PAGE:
West Nile Virus Precaution
TARRANT COUNTY PUBLIC HEALTH
WEST NILE VIRUS 2012
   
 
General Information:

There has been a higher than usual number of human West Nile Virus cases in Texas this year due to the warm winter and recent rains, particularly in our area. Tarrant County Public Health is urging people to take precautions to reduce the risk of contracting West Nile Virus, a mosquito-borne illness.

Humans can get West Nile Virus from a bite from an infected mosquito and mosquitoes get the virus from feeding on infected birds or other mammals. West Nile Virus can cause serious illness or death. West Nile neuroinvasive disease symptoms include stiff neck, visual problems, body tremors, mental confusion, memory loss and seizures. The milder form of the illness is West Nile fever and symptoms include fever, headache, muscle and bone aches, and nausea.

People with the milder form of illness typically recover on their own, although symptoms may last for several weeks. Up to 80 percent of people infected with West Nile Virus will have no symptoms and will recover on their own.

There are no medications to treat or vaccines to prevent West Nile Virus infection. People over 50 years old and those with compromised immune systems are at a higher risk of becoming seriously ill when they become infected with the virus. If people have symptoms and feel sick enough, they should contact their health-care provider.

You can find the latest Tarrant County facts and additional information about West Nile Virus and its prevention at http://access.tarrantcounty.com/en/public-health/disease-control---prevention/west-nile-virus.html
The Centers for Disease Control and Prevention's Web site also offers information at http://www.cdc.gov/ncidod/dvbid/westnile/index.htm.

A Message for Administrators:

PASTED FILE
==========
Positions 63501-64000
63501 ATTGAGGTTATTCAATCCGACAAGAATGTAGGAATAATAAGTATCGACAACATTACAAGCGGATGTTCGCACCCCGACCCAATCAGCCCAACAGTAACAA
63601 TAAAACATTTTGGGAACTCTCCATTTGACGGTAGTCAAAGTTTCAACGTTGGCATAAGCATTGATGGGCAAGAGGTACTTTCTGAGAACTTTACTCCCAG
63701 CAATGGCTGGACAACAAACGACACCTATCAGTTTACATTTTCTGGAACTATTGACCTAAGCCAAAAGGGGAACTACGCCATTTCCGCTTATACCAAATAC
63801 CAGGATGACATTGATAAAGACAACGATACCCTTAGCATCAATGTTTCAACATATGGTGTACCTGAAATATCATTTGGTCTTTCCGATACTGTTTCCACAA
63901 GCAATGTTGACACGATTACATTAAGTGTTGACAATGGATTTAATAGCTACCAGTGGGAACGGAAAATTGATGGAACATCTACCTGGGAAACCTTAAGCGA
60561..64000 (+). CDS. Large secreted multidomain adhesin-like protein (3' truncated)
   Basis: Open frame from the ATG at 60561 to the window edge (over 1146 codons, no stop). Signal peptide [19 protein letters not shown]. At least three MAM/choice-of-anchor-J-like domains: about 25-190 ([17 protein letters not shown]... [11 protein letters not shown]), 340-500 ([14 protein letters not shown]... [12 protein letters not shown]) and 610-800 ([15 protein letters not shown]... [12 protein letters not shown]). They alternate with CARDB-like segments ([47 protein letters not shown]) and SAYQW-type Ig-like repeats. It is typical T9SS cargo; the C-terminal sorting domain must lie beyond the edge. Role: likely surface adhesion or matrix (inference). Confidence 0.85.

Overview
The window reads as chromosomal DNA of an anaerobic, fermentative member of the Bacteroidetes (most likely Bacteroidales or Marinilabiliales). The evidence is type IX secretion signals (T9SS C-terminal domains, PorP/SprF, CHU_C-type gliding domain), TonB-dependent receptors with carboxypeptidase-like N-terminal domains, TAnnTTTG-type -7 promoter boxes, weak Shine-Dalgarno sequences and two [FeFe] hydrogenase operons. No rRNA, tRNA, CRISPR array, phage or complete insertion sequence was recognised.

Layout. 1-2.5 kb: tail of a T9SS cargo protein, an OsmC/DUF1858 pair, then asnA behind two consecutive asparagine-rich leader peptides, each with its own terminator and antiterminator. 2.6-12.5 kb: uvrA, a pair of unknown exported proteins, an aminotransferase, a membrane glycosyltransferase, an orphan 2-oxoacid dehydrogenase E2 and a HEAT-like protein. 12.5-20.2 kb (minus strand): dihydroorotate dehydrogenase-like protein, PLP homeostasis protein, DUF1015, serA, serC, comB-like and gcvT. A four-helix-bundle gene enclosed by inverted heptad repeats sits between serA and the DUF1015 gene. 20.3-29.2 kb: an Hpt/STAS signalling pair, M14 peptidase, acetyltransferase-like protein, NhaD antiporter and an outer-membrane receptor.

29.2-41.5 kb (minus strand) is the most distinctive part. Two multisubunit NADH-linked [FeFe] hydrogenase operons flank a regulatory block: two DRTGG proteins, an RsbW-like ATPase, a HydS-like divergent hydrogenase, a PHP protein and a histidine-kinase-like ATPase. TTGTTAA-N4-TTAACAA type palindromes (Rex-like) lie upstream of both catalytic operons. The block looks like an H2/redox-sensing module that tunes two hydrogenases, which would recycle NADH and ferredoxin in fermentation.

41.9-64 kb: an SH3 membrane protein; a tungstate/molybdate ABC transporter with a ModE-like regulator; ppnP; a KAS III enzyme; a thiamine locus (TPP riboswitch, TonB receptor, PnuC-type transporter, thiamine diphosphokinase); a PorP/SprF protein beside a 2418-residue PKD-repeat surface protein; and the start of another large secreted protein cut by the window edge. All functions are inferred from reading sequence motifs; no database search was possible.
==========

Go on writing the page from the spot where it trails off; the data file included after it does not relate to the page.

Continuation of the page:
You can help protect students, parents, event spectators and other faculty/staff from West Nile virus infection.

• Reduce the mosquito breeding sites/sources also known as “source reduction” – this is the most effective and economical method toward long-term mosquito control.

• Check for and rid your campus of easily recognized mosquito breeding areas, which are best described as anywhere water can pool and become stagnant and especially those also with organic debris.

Examples include:
• Containers/cans near cafeteria exteriors
• Used tires that may be acting as barriers or playground equipment
• Gutters
• Birdbaths or other decorative structures
• Grassy ditches
• Any site (construction, vocational-technical areas or playgrounds) that might harbor standing water

• Contact your Facilities Manager or Safety Officer and/or city public works department for information about additional mosquito control measures that may apply to your schools/campuses. These measures could include larvaciding of areas with water that cannot be drained and adulticide application (preferably on weekends when most students, faculty and staff are not present) of appropriate environmental hazards.

• Communicate to your faculty, staff and students about how to protect themselves by using insect repellent, wearing appropriate clothing, avoiding being outdoors from dusk to dawn, when possible, and source reduction at their homes.  This can be done through Web sites, social media, signage, announcements, parent/guardian letters and pamphlets.